Did the airline industry fund controversial tarmac delay study?

By | July 21st, 2010

A new study by a team of aviation consultants, which claims the government’s new tarmac delay rule will cost the flying public $3.9 billion during the next two decades, is making waves in the aviation industry and beyond.

The Transportation Department yesterday issued a rare rebuttal, in which it called the study “questionable.”

The numbers used by the consultants, it said, were “far too narrow” to yield defensible conclusions about future airline trends. “Further,” it added, “the data reported in May 2010 does not support the industry consultants’ claims about rising numbers of airline cancellations.”

Surely the analysts must have known they were stretching things a little when they based their conclusions on one month of cancellation data. So why do it?

Maybe it was the money.

Some observers have suggested, and others have reported, that the airline industry funded this study. They have good reason to be suspicious: The study’s conclusions reflect the industry’s predictions before the new tarmac delay rule was enacted.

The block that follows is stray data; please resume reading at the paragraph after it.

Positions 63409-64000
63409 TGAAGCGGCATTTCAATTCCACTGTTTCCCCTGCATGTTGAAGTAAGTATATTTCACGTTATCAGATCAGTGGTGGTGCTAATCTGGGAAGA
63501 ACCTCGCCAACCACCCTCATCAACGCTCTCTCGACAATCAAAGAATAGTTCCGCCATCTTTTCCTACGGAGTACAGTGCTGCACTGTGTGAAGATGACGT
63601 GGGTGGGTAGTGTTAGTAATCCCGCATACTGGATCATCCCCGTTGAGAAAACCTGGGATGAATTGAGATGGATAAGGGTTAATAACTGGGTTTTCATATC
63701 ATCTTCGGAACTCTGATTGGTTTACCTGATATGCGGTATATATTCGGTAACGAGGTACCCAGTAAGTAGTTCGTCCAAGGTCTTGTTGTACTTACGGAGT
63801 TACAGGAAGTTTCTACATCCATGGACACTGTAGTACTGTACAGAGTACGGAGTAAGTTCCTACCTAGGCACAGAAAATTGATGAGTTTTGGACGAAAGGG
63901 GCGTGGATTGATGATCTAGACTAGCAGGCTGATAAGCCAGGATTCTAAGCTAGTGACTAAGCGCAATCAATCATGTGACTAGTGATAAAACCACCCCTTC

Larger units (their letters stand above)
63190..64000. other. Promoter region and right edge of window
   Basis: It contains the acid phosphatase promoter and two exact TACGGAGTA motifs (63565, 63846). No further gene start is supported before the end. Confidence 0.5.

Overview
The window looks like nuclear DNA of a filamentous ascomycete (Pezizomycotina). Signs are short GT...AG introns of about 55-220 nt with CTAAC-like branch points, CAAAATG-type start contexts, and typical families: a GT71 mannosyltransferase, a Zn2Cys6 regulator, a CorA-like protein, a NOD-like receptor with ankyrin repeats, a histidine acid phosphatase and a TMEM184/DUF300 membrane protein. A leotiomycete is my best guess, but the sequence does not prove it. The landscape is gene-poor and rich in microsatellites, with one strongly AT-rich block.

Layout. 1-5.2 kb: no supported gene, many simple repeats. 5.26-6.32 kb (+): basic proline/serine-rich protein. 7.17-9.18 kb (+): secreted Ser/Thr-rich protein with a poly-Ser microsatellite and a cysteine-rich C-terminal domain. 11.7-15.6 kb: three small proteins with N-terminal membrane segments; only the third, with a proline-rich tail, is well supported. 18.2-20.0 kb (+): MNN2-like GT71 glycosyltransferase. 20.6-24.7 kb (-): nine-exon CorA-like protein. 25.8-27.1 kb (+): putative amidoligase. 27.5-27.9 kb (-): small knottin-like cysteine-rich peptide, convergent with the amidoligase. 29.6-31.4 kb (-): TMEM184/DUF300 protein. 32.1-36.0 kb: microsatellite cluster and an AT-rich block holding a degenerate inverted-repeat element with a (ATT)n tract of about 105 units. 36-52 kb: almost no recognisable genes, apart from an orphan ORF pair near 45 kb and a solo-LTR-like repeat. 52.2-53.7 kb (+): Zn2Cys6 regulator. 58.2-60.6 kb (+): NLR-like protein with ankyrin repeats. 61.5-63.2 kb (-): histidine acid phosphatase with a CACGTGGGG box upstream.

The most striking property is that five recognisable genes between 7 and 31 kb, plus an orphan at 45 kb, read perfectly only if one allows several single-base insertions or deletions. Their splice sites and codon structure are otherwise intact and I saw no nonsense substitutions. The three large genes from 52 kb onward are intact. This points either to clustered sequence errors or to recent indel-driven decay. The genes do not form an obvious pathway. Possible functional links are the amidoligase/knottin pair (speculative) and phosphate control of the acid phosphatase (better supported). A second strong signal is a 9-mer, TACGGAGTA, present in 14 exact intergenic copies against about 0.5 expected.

As one commenter on the Chicago Tribune site noted,

I read this story and had to laugh. A ‘study’ by a couple of airline consultants taking one month of data and extrapolating it over many years. The results just happen to echo what the airlines said would happen prior to the rule being implemented. Gee, I wonder who funded the study?

I asked Darryl Jenkins, one of the researchers, who paid for the study.

“Done in house at our own expense to promote our web sites,” he told me in an email. “A lot of fun.”

Related story:   Did United offer me compensation for a rough night in the ballroom?

The other consultant, Joshua Marks, has contracted with airlines on previous projects, according to his site, although it’s unclear if the airline industry or its lobbying arm, the Air Transport Association, had anything to do with this project.

I’m willing to take Jenkins at his word when he says the airline industry didn’t fund this work. What’s more, I agree with many of his conclusions — notably, that the three-hour rule is just too onerous to be practical.

Perhaps the “who paid for the study” question is the wrong one to be asking. Maybe it should be the other way around. If Jenkins and Marks had never received any airline money, either indirectly or directly, would they have undertaken this study?

I think we all know the answer to that question.

(Photo: Francois Roche/Flickr Creative Commons)

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